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Looking back on three centuries of shared life in North America

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Wednesday, May 22, 2019

In revisiting the mechanisms that led to the decimation and expropriation of the peoples of North America, authors Denys Delâge, a specialist on Indigenous peoples, and Jean-Philippe Warren, a specialist on French Canadian society, paint a portrait of the meeting between Indigenous nations and European empires and the resulting clash of cultures.

It took them some twenty years to interpret a few key dimensions and realize their shared vision of telling a story that would summarize the encounters between America and Europe at the time of the earliest European exploration efforts. Focusing on the period between the early 17th century and the late 19th, the pair refutes the impression that Indigenous peoples were not free when the first Europeans arrived. 

In Le Piège de la liberté (the freedom trap), the two researchers highlight the opposition between the individual freedoms prized by the Europeans and the collective freedoms that the Indigenous people held dear. While acknowledging that the Europeans’ promise of freedom to the Indigenous peoples was not kept, Warren says that the interpretation with which people are generally familiar is “a bit too simplistic. Our book wants to go beyond that interpretation. There was a confrontation between two models of social organization. It wasn’t just that Europeans appropriated Native land; more fundamentally, they wanted to undermine the First Nations' mode of social organization.”

With an analysis based at the level of societal archetypes, Delâge notes that Western society is compartmentalized into religious, economic and political aspects. As a result, even though they expressed admiration for Indigenous peoples in certain circumstances, merchants, missionaries and the military could not allow profit, religion, and submission to orders from superiors to be called into question in their respective areas of activity. The explorers thus found themselves caught between the inflexibility imposed by their form of social organization, and their enthusiasm for certain aspects of Indigenous life.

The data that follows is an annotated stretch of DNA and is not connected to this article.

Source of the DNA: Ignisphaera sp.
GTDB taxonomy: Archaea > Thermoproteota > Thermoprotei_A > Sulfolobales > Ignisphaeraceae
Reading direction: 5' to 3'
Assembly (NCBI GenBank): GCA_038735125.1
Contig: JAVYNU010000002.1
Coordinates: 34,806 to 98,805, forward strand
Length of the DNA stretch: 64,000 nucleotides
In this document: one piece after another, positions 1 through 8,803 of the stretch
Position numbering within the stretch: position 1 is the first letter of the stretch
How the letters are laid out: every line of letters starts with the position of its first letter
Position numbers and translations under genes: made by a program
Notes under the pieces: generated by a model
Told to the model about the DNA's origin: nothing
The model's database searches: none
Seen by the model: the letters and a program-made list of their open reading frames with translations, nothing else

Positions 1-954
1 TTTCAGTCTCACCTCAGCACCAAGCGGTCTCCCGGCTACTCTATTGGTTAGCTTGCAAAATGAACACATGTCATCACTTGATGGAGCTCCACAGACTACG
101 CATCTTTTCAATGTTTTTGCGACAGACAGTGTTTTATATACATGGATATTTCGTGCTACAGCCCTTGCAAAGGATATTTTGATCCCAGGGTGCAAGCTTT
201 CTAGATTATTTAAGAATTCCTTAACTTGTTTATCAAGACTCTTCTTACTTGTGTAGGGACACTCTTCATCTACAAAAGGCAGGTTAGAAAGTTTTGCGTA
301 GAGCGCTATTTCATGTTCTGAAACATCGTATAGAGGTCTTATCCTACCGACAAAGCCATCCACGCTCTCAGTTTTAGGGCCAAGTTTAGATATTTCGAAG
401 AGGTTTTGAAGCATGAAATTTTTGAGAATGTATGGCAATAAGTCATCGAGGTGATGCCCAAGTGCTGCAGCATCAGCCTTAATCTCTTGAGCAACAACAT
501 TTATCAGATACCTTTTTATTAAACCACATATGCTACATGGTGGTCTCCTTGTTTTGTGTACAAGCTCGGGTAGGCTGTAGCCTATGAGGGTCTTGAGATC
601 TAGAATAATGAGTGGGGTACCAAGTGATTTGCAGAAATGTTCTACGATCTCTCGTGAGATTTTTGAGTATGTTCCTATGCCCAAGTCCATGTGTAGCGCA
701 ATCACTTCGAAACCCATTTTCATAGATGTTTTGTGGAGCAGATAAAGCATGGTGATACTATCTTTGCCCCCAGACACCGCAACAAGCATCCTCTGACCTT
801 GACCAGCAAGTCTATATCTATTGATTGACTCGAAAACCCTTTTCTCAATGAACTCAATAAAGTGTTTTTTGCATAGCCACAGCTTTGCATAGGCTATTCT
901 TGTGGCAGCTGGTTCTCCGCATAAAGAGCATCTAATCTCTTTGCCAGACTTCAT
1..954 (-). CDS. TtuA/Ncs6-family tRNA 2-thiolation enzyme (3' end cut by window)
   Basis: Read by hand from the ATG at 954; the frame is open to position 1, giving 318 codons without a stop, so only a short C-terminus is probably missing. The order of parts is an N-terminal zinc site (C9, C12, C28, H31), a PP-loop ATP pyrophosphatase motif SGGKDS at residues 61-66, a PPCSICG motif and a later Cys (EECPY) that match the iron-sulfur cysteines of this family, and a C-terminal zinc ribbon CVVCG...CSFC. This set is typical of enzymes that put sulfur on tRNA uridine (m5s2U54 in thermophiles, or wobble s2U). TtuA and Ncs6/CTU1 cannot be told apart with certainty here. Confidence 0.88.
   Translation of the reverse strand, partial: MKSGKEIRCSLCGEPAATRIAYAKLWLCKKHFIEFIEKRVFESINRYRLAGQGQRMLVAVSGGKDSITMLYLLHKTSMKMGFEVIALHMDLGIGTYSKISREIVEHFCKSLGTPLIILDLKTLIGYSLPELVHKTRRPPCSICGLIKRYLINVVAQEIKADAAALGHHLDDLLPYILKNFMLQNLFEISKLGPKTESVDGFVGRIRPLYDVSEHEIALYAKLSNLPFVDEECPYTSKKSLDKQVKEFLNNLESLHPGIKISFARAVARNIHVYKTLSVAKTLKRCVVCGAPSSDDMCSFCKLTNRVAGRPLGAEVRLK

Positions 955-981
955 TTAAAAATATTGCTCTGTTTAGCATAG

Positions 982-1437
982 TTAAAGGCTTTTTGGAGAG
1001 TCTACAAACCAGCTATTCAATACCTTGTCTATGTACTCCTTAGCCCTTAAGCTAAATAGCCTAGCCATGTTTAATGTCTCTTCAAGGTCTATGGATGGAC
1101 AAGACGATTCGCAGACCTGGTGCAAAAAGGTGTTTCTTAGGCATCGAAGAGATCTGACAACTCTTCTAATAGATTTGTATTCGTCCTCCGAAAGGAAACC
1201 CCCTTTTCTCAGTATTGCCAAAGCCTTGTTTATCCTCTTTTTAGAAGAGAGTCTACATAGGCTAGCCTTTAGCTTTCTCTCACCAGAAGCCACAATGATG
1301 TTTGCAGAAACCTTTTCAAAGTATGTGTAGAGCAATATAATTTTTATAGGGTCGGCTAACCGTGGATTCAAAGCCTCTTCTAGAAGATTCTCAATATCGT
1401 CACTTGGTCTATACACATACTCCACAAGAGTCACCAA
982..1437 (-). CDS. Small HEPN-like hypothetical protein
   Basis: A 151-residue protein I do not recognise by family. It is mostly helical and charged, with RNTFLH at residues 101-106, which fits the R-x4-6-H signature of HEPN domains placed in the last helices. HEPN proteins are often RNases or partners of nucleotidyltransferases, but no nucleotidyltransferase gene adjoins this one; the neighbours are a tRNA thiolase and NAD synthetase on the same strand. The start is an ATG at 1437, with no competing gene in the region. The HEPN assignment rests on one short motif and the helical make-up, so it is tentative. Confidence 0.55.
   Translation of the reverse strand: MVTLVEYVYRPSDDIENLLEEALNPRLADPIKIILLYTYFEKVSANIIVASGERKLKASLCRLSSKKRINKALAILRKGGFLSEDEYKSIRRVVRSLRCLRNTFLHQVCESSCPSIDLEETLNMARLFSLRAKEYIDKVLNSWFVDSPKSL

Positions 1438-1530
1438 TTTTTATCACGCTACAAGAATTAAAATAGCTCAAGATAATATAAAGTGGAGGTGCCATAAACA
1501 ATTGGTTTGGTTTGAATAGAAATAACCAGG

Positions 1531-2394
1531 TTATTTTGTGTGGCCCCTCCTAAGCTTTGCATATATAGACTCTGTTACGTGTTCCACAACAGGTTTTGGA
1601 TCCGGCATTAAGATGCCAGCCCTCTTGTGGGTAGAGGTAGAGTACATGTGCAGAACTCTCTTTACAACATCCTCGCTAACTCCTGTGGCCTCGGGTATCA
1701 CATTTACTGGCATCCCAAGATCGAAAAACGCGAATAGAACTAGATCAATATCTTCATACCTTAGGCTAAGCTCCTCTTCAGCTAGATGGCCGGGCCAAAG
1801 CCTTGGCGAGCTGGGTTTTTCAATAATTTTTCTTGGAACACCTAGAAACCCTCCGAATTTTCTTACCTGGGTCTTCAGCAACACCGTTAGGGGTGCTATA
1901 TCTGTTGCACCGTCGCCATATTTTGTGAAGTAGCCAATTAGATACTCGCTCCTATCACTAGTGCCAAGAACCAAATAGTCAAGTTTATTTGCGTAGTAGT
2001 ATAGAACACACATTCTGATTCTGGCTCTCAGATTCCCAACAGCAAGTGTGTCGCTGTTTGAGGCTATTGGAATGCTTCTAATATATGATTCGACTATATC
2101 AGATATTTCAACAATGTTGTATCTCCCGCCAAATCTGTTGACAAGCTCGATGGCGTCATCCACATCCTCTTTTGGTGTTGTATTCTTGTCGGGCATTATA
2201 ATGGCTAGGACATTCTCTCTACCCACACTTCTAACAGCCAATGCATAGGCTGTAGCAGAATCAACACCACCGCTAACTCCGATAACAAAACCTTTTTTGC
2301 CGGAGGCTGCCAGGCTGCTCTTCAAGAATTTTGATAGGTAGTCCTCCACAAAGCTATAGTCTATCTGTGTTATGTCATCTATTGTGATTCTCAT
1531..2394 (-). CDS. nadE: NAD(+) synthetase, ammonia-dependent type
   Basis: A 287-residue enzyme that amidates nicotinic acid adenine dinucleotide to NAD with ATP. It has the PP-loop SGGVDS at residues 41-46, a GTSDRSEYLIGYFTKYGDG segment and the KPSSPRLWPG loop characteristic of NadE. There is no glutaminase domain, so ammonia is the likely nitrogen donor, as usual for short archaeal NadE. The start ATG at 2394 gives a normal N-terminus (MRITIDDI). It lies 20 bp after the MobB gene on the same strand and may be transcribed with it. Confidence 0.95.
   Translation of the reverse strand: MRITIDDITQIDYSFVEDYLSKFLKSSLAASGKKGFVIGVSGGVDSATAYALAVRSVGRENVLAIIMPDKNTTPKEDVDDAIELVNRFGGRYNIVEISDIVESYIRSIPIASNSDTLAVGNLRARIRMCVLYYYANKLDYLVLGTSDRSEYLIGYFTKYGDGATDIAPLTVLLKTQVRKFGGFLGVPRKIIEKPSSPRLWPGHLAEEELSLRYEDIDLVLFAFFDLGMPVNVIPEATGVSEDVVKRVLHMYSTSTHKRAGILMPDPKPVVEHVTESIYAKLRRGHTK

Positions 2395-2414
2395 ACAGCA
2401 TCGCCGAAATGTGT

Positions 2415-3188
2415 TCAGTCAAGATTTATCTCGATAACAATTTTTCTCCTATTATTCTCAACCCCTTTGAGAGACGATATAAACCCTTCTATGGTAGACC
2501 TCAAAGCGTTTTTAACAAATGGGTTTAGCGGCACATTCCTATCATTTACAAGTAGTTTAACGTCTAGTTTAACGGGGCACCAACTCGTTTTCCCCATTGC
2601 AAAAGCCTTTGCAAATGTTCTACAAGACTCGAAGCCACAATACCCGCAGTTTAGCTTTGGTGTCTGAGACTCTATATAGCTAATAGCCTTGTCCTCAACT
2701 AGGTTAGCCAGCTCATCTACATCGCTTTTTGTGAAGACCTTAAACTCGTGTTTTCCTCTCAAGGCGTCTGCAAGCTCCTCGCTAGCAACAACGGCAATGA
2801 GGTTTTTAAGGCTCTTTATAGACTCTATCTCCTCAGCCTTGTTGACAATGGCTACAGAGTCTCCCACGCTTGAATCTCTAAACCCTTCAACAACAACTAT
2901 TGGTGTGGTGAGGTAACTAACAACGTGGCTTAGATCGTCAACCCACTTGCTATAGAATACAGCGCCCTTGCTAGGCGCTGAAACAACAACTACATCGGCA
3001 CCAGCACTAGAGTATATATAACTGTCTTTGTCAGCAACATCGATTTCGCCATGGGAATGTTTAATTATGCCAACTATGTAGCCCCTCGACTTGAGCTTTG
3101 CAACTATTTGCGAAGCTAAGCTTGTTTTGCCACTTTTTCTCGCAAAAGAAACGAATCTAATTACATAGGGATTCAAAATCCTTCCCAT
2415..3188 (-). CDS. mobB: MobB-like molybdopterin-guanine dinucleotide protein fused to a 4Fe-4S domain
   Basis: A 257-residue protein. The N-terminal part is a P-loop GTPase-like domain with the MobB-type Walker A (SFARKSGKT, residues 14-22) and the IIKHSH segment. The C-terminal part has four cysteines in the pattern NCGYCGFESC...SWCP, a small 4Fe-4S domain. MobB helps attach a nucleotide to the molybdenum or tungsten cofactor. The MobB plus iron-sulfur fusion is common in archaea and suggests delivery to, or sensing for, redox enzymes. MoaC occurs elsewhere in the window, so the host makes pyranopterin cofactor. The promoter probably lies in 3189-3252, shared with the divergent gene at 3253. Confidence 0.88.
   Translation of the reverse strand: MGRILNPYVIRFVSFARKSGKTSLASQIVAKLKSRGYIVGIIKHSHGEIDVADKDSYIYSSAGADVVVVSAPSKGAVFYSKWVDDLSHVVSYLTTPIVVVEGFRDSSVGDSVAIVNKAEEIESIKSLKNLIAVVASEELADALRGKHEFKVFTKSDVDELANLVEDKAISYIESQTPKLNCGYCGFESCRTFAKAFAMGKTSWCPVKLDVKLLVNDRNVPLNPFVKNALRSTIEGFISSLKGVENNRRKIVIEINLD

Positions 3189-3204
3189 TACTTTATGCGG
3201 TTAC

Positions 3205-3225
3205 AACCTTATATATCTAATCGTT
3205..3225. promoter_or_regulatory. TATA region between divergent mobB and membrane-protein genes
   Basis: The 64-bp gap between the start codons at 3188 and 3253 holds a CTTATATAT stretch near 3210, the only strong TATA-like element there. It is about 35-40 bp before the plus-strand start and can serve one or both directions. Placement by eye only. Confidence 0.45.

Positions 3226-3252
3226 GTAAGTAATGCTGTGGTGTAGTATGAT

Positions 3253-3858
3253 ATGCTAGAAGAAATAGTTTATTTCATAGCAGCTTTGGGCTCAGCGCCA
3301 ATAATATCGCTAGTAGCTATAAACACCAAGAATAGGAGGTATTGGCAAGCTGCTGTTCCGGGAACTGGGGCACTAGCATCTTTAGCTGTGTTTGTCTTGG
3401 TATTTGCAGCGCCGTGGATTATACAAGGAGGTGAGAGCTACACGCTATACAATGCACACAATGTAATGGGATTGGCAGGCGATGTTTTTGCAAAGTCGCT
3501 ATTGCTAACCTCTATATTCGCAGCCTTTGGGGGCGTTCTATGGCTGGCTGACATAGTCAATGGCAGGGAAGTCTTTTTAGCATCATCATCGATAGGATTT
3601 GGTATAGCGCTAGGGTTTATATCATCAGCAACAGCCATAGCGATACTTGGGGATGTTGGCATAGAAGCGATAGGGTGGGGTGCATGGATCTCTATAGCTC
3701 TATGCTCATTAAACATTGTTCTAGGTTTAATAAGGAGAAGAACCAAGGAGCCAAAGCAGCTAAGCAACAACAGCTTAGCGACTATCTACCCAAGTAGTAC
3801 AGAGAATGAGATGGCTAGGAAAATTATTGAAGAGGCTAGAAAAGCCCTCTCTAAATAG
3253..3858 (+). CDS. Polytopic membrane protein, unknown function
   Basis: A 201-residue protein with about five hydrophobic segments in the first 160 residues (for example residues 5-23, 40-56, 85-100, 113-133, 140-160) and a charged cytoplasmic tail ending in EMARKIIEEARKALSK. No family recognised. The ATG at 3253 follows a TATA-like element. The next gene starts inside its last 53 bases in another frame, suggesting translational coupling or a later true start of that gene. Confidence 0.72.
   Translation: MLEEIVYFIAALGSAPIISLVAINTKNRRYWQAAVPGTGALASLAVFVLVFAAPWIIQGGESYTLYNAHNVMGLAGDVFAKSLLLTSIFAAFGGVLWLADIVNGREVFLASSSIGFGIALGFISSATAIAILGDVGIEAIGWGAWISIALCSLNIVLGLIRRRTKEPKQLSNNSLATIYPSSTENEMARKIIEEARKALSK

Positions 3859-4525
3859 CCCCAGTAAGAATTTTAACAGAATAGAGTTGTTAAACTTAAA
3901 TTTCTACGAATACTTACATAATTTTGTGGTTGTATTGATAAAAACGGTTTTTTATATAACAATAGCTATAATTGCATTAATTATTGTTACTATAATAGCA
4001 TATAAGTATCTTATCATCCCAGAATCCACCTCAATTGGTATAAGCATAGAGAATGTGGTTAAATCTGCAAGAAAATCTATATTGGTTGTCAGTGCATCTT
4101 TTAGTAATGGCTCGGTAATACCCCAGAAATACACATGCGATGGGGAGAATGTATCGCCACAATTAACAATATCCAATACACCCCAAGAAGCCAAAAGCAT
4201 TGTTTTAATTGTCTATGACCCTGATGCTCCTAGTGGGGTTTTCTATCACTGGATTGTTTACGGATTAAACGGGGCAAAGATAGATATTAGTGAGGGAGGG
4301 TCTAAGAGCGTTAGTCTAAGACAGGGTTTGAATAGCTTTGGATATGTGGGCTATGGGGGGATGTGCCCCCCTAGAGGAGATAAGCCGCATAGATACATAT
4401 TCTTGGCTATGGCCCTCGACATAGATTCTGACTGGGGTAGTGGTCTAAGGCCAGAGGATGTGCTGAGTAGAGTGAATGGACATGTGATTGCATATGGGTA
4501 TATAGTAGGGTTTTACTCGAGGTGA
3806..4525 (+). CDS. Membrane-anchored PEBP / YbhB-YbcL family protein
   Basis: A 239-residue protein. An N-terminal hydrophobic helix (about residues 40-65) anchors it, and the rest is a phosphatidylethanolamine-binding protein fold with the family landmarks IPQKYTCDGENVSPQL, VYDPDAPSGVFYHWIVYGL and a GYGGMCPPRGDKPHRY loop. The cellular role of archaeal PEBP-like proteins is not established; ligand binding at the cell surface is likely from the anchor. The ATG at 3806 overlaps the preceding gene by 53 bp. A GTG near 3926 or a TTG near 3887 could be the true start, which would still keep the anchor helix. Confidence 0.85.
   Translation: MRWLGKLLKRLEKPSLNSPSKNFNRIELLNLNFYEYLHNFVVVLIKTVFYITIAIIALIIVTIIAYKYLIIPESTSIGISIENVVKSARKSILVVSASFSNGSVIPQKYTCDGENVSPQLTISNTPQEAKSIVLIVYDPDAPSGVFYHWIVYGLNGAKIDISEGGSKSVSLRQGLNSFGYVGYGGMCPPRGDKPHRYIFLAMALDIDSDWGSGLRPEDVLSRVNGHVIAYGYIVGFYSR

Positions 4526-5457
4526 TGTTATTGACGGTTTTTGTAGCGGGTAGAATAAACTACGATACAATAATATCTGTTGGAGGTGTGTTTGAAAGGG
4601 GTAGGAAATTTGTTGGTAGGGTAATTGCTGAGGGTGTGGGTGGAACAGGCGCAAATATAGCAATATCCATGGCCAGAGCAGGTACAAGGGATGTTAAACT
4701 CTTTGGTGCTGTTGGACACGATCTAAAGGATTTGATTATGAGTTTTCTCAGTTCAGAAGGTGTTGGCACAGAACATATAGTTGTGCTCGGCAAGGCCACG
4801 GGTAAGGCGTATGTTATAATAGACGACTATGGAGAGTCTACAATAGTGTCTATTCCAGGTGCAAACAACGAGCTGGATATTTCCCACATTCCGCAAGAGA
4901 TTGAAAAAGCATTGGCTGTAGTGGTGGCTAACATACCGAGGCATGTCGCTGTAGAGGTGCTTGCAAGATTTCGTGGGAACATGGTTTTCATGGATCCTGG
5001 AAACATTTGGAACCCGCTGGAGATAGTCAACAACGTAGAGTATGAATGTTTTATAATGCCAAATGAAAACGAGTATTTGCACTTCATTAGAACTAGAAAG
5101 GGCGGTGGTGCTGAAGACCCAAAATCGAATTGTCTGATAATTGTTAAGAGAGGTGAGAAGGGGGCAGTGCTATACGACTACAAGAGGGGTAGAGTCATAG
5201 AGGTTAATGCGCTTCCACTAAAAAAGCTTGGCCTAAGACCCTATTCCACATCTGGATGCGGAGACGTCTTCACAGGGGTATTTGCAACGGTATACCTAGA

While never questioning the value of liberty, freedom of association and freedom of religion, Delâge argues that these individual freedoms are more highly prized by Europeans, and that the emphasis placed on these freedoms has contributed to the disappearance of a sense of collective belonging among Indigenous peoples. “We are deluding ourselves if we think that adding more individual rights will resolve the Indigenous issue; there needs to be a collective space, a collective recognition of Indigenous peoples, and we have to be able to say that there are three founding nations in Canada: the Indigenous peoples, the French and the English.”

The essay is about Canada’s colonial past, but Warren believes that its content could prove useful for the present and the future. “The book is intended as a mirror in which the dominant society, in Canada or Quebec, can see itself and criticize itself. Even today, Indigenous peoples offer us an incredible example of how to build a more open, equitable, fairer and more tolerant society.”

 

Denys Delâge is Professor Emeritus in the Sociology Department at Université Laval in Quebec City. He is also a member of the Société des Dix. The majority of his published work discusses the history of the major Franco- and Anglo-Amerindian alliance networks centred in Montreal between the 17th and 19th centuries, including the dynamics of conquest and alliance, hot and cold societies, animism and monotheism, the relationship to animals, cultural exchange, justice, commerce, land issues, memory and identity, and departure from colonial relations. Author of Bitter Feast: Amerindians and Europeans in Northeastern North America, 1600-64 (Le Pays renversé, Amérindiens et Européens en Amérique du Nord-Est (1600-1664)), published by Éditions du Boréal in 1985, Delâge received the Gérard-Parizeau Award in 2013 in recognition for his body of work.

Full Professor in the Department of Sociology and Anthropology at Concordia University and Concordia University Research Chair for the Study of Quebec, Jean-Philippe Warren has published over 200 academic and scientific articles. He has published widely on the history and sociology of Quebec society. His work has appeared in literary, sociology, political science, history, and anthropology journals. Warren’s book Honoré Beaugrand, la plume et l’épée, published by Éditions du Boréal, received the 2015 Governor General’s Award for French non-fiction. He was elected as a member of the Royal Society of Canada in 2018.

Le Piège de la liberté is the French winner of the 2019 Canada Prizes. The Canada Prizes are awarded annually to the best scholarly books in the humanities and social sciences that have received funding from the Awards to Scholarly Publications Program (ASPP). The winning books make an exceptional contribution to scholarship, are engagingly written, and enrich the social, cultural and intellectual life of Canada.

 

 

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